Okay, here it is. I swear this is true and it makes one wonder.
Mariette has been working at various preschools around town. In most of them there is a chronic understaffing problem and therefore the kids do not get the kind of individual attention they need or the kind Mariette was used to providing in her last job. The situation of shepherding kids, which is a lot of what goes on in the preschools here, is not as gratifying to her as actually raising a kid for the parents while they are at work. So, I suggested, why not post an ad on the Swedish version of Craigslist and see if anyone wants a nanny. No way, she said, no one needs a nanny here. They are all in preschools and the government pays for it. Give it a shot, I said. What have you got to lose? (Such original persuasiveness.)
Anyway, she put up an ad. Not ten minutes later someone answered. A woman and her husband had just moved to Halmstad and needed someone for a good chunk of the week to care for their baby. Ten minutes. I was looking like a genius for my suggestion.
She met with the mother and baby at the library cafe I showed a couple days ago. Really nice cafe.
Now we get to the amazing part. It turns out the the woman, who is American, and her German husband just moved here from Menlo Park, California, not five miles from where we used to live. The husband was a researcher at Stanford but wanted to teach and the university found him a position at the college here in Halmstad. The mom and Mariette used to go to the same stores and coffee shops and here they are 9 time zones away and Mariette is now caring for their little son. I ask you, what are the odds of this happening?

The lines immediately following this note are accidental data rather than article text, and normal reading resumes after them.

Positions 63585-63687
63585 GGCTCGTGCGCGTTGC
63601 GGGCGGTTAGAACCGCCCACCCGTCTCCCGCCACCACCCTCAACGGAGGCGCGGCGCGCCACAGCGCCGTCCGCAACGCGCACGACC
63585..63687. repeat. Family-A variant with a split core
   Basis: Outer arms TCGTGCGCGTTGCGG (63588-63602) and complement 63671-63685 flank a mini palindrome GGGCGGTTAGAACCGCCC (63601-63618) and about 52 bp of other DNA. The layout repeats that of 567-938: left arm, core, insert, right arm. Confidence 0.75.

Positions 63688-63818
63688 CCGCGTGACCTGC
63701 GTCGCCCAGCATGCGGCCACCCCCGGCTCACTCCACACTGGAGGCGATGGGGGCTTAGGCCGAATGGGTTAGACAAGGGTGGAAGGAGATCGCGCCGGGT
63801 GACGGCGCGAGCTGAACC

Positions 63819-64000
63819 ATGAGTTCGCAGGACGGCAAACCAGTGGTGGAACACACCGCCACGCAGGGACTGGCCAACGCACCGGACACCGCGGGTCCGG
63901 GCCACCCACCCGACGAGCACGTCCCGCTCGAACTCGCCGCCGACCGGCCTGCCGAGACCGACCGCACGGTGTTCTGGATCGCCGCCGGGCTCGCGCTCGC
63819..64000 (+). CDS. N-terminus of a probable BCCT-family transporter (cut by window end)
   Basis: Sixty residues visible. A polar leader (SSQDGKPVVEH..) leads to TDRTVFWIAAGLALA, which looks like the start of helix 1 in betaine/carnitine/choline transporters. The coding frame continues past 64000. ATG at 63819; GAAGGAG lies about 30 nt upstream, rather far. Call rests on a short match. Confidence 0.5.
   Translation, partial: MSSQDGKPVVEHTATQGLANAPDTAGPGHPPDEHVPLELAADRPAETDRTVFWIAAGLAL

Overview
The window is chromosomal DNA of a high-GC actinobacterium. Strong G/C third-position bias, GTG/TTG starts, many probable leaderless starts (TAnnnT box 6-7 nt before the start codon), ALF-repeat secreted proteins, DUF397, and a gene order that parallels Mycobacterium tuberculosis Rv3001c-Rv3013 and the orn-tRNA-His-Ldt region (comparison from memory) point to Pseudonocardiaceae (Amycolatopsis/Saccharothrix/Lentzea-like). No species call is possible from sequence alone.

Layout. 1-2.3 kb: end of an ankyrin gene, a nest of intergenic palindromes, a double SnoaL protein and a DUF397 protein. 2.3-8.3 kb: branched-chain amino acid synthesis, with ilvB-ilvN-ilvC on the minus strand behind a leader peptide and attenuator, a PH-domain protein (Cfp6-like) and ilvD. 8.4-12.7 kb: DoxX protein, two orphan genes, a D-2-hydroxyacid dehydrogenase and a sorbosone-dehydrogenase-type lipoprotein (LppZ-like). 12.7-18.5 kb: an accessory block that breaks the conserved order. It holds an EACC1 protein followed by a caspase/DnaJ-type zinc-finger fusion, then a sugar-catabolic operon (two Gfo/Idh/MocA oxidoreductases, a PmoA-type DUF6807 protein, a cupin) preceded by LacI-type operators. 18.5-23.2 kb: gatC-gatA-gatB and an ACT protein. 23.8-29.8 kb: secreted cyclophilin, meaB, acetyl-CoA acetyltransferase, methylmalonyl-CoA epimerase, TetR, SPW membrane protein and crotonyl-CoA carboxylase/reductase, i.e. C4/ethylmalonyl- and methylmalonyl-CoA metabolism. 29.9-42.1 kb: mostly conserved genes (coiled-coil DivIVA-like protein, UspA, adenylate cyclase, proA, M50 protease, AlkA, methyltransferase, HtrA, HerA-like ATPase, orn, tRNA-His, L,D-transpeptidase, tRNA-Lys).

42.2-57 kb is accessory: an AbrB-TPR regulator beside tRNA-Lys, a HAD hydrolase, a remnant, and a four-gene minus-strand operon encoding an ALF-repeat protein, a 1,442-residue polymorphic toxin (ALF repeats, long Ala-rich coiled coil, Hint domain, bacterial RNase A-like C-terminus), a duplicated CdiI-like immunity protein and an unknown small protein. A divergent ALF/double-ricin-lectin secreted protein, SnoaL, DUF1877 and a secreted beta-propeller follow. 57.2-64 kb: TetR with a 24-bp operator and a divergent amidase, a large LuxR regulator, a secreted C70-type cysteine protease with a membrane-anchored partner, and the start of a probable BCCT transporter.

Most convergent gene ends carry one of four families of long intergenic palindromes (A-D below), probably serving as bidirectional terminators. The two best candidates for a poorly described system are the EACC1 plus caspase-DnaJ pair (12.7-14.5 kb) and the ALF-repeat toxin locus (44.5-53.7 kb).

On another front, and probably even longer odds, I taught my first English class this afternoon to a group of retired Swedes who want to improve their English so they can converse better with the natives when they travel to America. I don’t think I have met a Swede yet who has not traveled abroad, most often to far flung destinations: Kenya, Malaysia, Singapore, Thailand, Vietnam, all over Europe and New York. Swedes always travel to New York. I am selling them on California, though. The local paper did a little random survey of the man on the street and discovered that five of the six people asked had definite plans to travel abroad this winter. Swedes love to stay home in summer and want to get the hell out of here during winter. Anywhere there is sun. Whereas people in Minnesota probably just pop vitamin D in January, Swedes hightail it for Thailand or Barcelona. I find this one more significant difference between Sweden and the U.S.